The Blind Beggar

“Do not give alms to the blind beggar” said my Bengali-English phrasebook. I had bought the book in Sydney to brush up on my Bengali prior to a visit to Kolkota (Calcutta) in 2006. It was only when I got home and took a closer look at the publication date did I see that it must have been printed over and over again for the past hundred years. This would account for other odd phrases such as “Order the syce to find out where we can buy fodder for the horses”. Being able to say this in Bengali would have been a valuable linguistic accomplishment for a fresh-faced young subaltern on his first posting with the Raj in 1906. It wasn’t going to be much use to me in one of Asia’s biggest cities in 2006. Still what else could I expect for an outlay of $3.95.

As it turned out, during a couple of weeks in Kolkota, I saw no blind beggars. Indeed, unlike my prior visit in 1959 when beggars, full- or part-limbed, sighted or blind, were abundant, this time I do not recall seeing any – due, said the locals, to the government whisking them away out of sight to who knows where.

However the concept of a blind beggar became imprinted on my subconscious and resurfaced in an unexpected way four years after the visit to Kolkota. My wife and I had been invited to a family wedding in Stuttgart and here I was in Sydney, working out what to wear for the ceremony – a suit of course- I had several in the wardrobe and these days they got worn only for weddings and funerals- sadly, more of the latter than the former. Here was an opportunity – to clear up wardrobe space by getting rid of the oldest suit. Sure, to outward appearances and in the absence of closer inspection, it would suffice for one last appearance at the wedding, but the suit was on a one-way ticket and would not be returning to Australia. On the other hand I could imagine no one in prosperous Germany interested in taking my suit off my hands.

This led to working out where we should go for a holiday after the Stuttgart wedding. We considered a number of sunny options but it was relative GDP that finally swayed the decision. One southern European place was pretty well as good as any other – they all had cathedrals, palaces, ancient ruins, trams, sunshine – and horrid tourist food. However, one candidate stood out. It had to be Portugal – and Lisbon in particular. When last there in 1961 I had noticed it was an impoverished place. This is where I would find lots of beggars and in particular a blind beggar to whom I could – noblesse oblige – donate my old suit.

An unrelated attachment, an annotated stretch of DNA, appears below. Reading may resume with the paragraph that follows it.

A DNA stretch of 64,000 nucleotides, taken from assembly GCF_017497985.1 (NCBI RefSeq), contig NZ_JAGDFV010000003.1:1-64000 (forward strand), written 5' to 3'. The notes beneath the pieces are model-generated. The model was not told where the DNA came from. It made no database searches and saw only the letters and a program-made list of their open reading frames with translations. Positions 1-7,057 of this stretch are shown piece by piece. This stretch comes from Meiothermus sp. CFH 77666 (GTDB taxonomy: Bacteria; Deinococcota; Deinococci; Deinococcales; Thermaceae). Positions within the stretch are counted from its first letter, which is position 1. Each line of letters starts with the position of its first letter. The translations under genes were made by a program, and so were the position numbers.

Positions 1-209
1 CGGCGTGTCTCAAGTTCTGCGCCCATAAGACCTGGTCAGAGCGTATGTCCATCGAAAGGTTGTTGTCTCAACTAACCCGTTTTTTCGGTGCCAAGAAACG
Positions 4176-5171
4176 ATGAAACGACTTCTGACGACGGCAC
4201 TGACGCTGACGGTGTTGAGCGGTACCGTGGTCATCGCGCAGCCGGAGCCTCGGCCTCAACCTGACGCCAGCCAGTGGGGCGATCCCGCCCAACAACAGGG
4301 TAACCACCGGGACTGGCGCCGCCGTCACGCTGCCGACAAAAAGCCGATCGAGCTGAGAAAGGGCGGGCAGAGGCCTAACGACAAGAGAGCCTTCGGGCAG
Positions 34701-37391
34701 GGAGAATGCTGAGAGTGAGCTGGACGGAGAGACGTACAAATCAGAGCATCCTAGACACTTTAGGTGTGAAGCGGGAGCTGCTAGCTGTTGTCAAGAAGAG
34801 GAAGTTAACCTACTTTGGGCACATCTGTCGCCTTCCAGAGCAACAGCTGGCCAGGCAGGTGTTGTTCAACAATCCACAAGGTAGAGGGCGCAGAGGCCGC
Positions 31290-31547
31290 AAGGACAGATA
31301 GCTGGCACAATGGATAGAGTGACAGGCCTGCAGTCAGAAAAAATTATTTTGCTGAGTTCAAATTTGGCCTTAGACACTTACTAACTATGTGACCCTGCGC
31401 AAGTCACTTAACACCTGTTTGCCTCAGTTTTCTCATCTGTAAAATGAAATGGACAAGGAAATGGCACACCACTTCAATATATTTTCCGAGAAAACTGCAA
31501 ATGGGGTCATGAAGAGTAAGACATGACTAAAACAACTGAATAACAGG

Why, you ask, a blind beggar? The answer should be pretty obvious. A sighted beggar would doubtless ooze with Iberian pride and spot that my suit was a bit tatty and haughtily reject my munificence. The suit would probably be thrown back in my face. Yes it would have to be a blind beggar who would no doubt joyfully welcome the gift with a sincere obregado.

And so we flew to Lisbon. First impressions were highly favourable – the airport was crowded, grubby, old and decrepit. If I had any doubts, my spirits were lifted. This just had to be the place to part company with the suit.

Sadly Portugal had prospered in the preceding fifty years and, try as I might, during three tedious days of wandering the streets of Lisbon, I never encountered a blind beggar, nor regretfully any beggars. Later I discovered that the Portuguese had done wonderful things with their economy and their social welfare network: and beggars had become obsolete. As a trained economist, I suppose I should have known, but we all have our blind spots.

So one morning I crept out of our hotel, just before the garbos came round, and deposited my suit in the nearest green bin.

Illustration by Eleni Sen

It had been a humbling experience and one more of life’s hard-earned lessons. I reflect with shame at my arrogance in not reckoning that even if I had found a blind beggar, his compensating superior tactile skills would have soon discovered the frayed cuffs and the torn lining – and the suit would doubtless have been thrown back in where he thought was my face.

ROBIN SEN

Sydney 2020

ABROAD THOUGHTS FROM HOME

Oh to be in England, now that April’s here …or anywhere else for that matter.

P. and I virtuously practised abstinence from overseas travel last year. We traversed Australia along several axes, promising ourselves that in 2020 we’d visit friends in France and England as well as seeing our children and grandchildren in foreign places.

Talk about the best laid plans! Here we are confined to barracks with two Emirates tickets and deep frozen plans to get moving when the lights go on again. For their part, the far flung family have stepped up to the plate with phone calls, WhatsApp posts and photos to keep us up to date.

The apogee of our online life came on Easter Monday when our enterprising London daughter-in-law arranged an international online hot cross bun bake off for all of our family and various local London friends. Product was judged under four headings, one of which was taste – a challenge for a Zoom get-together — reliant on the cook’s description of the deliriously wonderful experience of eating the bun in question.

P. won the taste piece of the competition on the basis, we were told, of the list of exotic ingredients we’d included (star anise, cardamom, cumin etc) and possibly my description of the eating experience – hints of sour cherries, chocolate, raspberries, subdued tannins and a sustained after palate.

I don’t remember who the other winners were apart from the daughter-in-law’s mother who triumphed in the best looking buns category. I do remember there was a lot of laughing and some very funny looking creations. The runner up in the appearance section was a friend who had bought her buns at Coles. – G.